In Pakistan, the concept is relatively "still" new. There are a few technology companies who helped. Students of Karachi University, SZABIST are exploring the idea in their research projects.

A joint venture of Lahore based software house FiveRivers Technologies, and ClearCube Technology provides extensive virtualization services. In India green computing is becoming more prevalent[2], WIPRO was the first company to go green in 2007. Bangladesh is already in the lines and trying to introduce the idea.
PCAdvisor ran a poll[5], that resulted in that, 45% of firms have green computing policy in UK.

Recently people have started adding, you might have noticed, a green colored tree-and-road icon in the footer of email messages, discouraging the printing of email text unless necessary. That is a part of green computing concept.

Several international certification(CompTIA Strata Green IT, for instance) programs have been introduced for managers, which show that they have good knowledge of green IT practices and methods and why it is important to incorporate them into an organization.

According to Microsoft Research Labs the best practices [6] for sustainable architecture design includes:
• Reduced energy consumption
• Reduced operational costs for the data center and business
• Understand energy consumption and environmental impact.
• Build environmental sustainability into change and configuration management processes.

This is where Cloud Computing plays an important part, where environment (including hardware, operating system, etc) is provided by the service (Virtualization, etc) provider; all you have to focus on is business. Cloud Computing was ranked top technology strategy by Gartner[3] for year 2010.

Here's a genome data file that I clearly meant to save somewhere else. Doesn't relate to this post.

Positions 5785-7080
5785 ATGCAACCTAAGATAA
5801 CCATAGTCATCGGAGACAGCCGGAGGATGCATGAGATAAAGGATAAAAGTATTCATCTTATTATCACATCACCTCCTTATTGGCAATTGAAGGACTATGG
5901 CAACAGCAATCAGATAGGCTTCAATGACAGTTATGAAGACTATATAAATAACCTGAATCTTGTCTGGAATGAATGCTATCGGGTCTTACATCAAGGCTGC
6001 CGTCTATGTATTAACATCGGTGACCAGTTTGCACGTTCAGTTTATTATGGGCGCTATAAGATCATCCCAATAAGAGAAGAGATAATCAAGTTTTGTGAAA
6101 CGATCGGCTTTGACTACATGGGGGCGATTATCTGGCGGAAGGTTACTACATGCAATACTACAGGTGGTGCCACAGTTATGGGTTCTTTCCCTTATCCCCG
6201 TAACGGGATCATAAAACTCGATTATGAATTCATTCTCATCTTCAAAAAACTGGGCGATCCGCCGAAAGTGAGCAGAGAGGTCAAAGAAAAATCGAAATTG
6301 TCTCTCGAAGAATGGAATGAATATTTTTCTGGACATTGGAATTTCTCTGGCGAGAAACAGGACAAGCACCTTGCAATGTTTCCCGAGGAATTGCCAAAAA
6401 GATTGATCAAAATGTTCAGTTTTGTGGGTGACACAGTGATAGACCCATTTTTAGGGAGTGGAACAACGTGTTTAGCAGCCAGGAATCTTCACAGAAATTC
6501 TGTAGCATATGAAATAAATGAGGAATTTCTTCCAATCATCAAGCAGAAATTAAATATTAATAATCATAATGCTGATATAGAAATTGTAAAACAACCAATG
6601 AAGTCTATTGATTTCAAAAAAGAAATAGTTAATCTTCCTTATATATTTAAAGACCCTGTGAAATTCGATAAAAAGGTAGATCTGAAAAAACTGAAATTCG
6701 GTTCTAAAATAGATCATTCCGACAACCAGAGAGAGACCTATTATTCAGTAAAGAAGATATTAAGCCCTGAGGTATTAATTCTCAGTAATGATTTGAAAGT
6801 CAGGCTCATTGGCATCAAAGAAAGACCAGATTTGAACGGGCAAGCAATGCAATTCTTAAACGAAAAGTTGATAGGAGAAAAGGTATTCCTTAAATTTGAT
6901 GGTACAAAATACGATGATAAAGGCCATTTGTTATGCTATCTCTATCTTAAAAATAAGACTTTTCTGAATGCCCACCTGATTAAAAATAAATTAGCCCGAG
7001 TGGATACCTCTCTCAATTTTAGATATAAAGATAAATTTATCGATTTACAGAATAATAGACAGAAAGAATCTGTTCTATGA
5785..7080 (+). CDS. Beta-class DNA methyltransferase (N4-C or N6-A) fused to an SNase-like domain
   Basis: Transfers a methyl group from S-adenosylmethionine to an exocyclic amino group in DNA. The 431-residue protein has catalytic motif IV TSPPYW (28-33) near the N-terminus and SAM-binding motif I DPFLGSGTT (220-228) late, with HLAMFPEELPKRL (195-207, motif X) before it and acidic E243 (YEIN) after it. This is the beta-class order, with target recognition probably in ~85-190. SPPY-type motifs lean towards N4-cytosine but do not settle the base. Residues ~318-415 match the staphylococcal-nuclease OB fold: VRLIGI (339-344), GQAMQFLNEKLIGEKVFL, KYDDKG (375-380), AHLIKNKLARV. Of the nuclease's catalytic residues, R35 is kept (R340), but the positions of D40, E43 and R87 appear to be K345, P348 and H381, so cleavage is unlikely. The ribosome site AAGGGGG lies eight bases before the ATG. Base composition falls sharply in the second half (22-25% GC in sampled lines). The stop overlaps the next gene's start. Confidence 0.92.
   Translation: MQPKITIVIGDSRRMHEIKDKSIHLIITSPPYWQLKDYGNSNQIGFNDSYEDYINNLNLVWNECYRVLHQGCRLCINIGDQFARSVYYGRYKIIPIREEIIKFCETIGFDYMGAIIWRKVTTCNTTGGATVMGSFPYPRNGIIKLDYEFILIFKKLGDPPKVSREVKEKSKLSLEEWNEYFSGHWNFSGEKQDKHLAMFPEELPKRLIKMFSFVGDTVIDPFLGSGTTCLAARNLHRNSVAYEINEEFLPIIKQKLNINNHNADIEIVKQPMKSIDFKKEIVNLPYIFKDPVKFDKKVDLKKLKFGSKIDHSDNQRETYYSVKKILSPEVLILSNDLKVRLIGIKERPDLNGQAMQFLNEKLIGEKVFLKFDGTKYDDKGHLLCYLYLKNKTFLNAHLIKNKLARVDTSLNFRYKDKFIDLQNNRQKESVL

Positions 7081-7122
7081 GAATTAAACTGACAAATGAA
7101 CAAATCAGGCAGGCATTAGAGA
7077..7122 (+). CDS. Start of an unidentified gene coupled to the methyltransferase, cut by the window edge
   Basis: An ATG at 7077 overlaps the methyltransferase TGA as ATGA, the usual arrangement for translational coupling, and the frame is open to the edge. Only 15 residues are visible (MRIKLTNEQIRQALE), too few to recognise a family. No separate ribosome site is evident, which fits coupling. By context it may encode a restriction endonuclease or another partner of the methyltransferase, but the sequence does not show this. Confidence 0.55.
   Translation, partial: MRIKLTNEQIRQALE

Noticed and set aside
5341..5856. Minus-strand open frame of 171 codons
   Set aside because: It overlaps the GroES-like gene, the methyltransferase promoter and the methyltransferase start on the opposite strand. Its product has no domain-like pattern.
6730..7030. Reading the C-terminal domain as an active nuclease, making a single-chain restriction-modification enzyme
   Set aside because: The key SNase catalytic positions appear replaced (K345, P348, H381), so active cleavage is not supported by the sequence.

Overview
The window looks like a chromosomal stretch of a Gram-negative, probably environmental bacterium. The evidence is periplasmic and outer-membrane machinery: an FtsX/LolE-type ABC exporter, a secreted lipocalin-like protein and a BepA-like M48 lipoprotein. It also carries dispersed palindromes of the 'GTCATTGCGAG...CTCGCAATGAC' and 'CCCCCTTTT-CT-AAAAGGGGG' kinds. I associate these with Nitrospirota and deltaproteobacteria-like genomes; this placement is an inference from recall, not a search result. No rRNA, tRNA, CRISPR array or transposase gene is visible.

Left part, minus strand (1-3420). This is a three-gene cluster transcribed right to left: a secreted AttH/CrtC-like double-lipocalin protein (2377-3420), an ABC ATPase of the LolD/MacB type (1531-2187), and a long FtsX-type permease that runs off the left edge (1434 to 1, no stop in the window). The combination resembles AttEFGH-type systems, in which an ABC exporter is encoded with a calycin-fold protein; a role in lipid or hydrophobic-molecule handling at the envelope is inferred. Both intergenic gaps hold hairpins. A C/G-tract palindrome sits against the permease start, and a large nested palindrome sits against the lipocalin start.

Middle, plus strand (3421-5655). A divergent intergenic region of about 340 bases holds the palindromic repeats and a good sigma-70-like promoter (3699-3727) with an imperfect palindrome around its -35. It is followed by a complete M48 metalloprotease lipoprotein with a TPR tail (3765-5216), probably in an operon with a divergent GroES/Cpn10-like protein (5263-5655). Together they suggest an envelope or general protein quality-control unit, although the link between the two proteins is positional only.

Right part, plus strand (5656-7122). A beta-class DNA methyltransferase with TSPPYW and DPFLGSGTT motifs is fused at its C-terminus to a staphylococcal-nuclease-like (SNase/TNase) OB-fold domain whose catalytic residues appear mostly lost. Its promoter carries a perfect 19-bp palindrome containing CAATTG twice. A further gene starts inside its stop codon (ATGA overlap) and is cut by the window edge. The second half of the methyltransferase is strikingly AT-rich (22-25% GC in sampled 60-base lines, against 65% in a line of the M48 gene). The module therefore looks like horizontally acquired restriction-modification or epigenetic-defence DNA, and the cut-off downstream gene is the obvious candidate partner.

There are quite a couple of companies providing virtualization services in Pakistan; and whole lot more in India.

Government can play a vital role, by introducing laws and regulations to dispose such components. Govt can encourage garbage collector companies to get an international quality certification for waste disposal.
Provide help line 0800 numbers for public and corporate consumers so that they feel encouraged and comfortable disposing off the material.

How can I help?
Just remember the primary goal:
  • Discourage the make/use of hazardous components, and factory waste.
  • Encourage the make/use of efficient, energy-aware, durable, recyclable components.

If you are "just a guy" living next door, then don’t throw away the pc or hand it over to "help" someone - well just wait - wait till Mustafa Kamal installs the promised Waste Disposal and Management System.
Just so this may interest you, you better wipe your hard drive clean before disposing off - your data can be restored[4].


Peek More At:
• Going Green [http://www.time.com/time/goinggreen]
• Harnessing Green IT: Principles and Practices [http://www.computer.org/portal/web/csdl/doi/10.1109/MITP.2008.10]
• Green Computing [http://www.computing.co.uk/ctg/special/1814241/green-computing]
• Old Computer Disposal [http://www.intel.com/learn/practical-advice/computer-maintenance/green/old-computer-disposal]
• http://en.wikipedia.org/wiki/Green_computing

References:
[1]: http://jehanara.wordpress.com/2009/08/25/pakistan-tech-sector-helping-companies-to-go-green
[2]: http://www.businessweek.com/globalbiz/content/apr2009/gb20090413_237615.htm
[3]: http://www.gartner.com/it/page.jsp?id=1210613
[4]: http://www.which.co.uk/news/2009/01/smash-up-your-hard-drive-to-avoid-id-theft-166079/
[5]: http://www.pcadvisor.co.uk/news/index.cfm?newsId=3247127
[6]: Microsoft Research Labs [http://research.microsoft.com/pubs/78813/AJ18_EN.pdf]

2 comments:

  1. Good Post.latest Jobs in Asia,Europe,
    Africa & Gulf at http://toppakjobs.blogspot.com

    ReplyDelete
  2. Tell me one thing, are disposal of Cell phones, TVs and other electronic devices also includes in great computing? or there is a different terms used for these stuff?

    ReplyDelete